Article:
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Bjarne Stroustrup

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Proof by analogy is fraud.
--
Stroustrup, Bjarne. The C++ Programming Language. pp. 692. 

 
Bjarne Stroustrup

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And how does the Godís existence emerge from the proof? Does it follow straightway, without any breach of continuity? Or have we not here an analogy to the behavior of the little Cartesian dolls? As soon as I let go of the doll it stands on its head. As soon as I let it go -- I must therefore let it go. So also with the proof. As long as I keep my hold on the proof, i.e., continue to demonstrate, the existence does not come out, if for no other reason than that I am engaged in proving it; but when I let the proof go, the existence is there. But this act of letting go is surely also something; it is indeed a contribution of mine. Must not this also be taken into the account, this little moment, brief as it may be -- it need not be long, for it is a leap. However brief this moment, if only an instantaneous now, this "now" must be included in the reckoning. Philosophical Fragments, Swenson, p. 32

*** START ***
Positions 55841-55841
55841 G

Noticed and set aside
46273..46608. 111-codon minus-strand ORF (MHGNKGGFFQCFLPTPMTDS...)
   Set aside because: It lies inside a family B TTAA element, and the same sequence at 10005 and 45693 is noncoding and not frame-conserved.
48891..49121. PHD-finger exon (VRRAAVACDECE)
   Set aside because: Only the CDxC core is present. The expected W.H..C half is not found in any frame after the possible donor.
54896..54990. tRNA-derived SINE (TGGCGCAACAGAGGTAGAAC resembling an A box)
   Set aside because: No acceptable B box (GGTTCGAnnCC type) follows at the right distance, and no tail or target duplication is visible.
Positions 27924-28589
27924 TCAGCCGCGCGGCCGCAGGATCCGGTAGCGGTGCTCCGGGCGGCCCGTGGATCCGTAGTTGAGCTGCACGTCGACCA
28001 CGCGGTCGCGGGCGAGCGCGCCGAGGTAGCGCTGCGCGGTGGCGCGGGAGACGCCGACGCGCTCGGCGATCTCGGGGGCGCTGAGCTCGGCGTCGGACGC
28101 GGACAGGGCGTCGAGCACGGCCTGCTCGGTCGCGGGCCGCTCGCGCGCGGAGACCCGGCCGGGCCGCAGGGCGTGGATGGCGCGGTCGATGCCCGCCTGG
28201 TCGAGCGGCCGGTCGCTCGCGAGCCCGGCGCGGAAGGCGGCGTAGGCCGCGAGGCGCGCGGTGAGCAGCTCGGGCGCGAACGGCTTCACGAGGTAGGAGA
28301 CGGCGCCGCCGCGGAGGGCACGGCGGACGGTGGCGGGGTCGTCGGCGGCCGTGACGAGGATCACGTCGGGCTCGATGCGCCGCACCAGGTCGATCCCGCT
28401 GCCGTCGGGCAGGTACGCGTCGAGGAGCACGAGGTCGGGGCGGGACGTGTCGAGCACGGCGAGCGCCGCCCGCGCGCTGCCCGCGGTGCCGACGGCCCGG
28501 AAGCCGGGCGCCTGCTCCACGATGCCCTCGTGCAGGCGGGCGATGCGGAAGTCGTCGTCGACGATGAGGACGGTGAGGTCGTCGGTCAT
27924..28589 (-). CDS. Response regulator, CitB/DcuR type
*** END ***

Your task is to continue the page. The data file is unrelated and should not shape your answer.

Soren Aabye Kierkegaard
 

The vast ineptitude of his pretense would be a convincing proof that this was no fraud.

 
Jorge Luis Borges
 

I shall, without further discussion of the other theories, attempt to contribute something towards the understanding and appreciation of the Utilitarian or Happiness theory, and towards such proof as it is susceptible of. It is evident that this cannot be proof in the ordinary and popular meaning of the term. Questions of ultimate ends are not amenable to direct proof. Whatever can be proved to be good, must be so by being shown to be a means to something admitted to be good without proof.

 
John Stuart Mill
 

I am obliged to interpolate some remarks on a very difficult subject: proof and its importance in mathematics. All physicists, and a good many quite respectable mathematicians, are contemptuous about proof. I have heard Professor Eddington, for example, maintain that proof, as pure mathematicians understand it, is really quite uninteresting and unimportant, and that no one who is really certain that he has found something good should waste his time looking for proof.

 
G. H. Hardy
 

I mean the word proof not in the sense of the lawyers, who set two half proofs equal to a whole one, but in the sense of a mathematician, where ? proof = 0, and it is demanded for proof that every doubt becomes impossible.

 
Carl Friedrich Gauss
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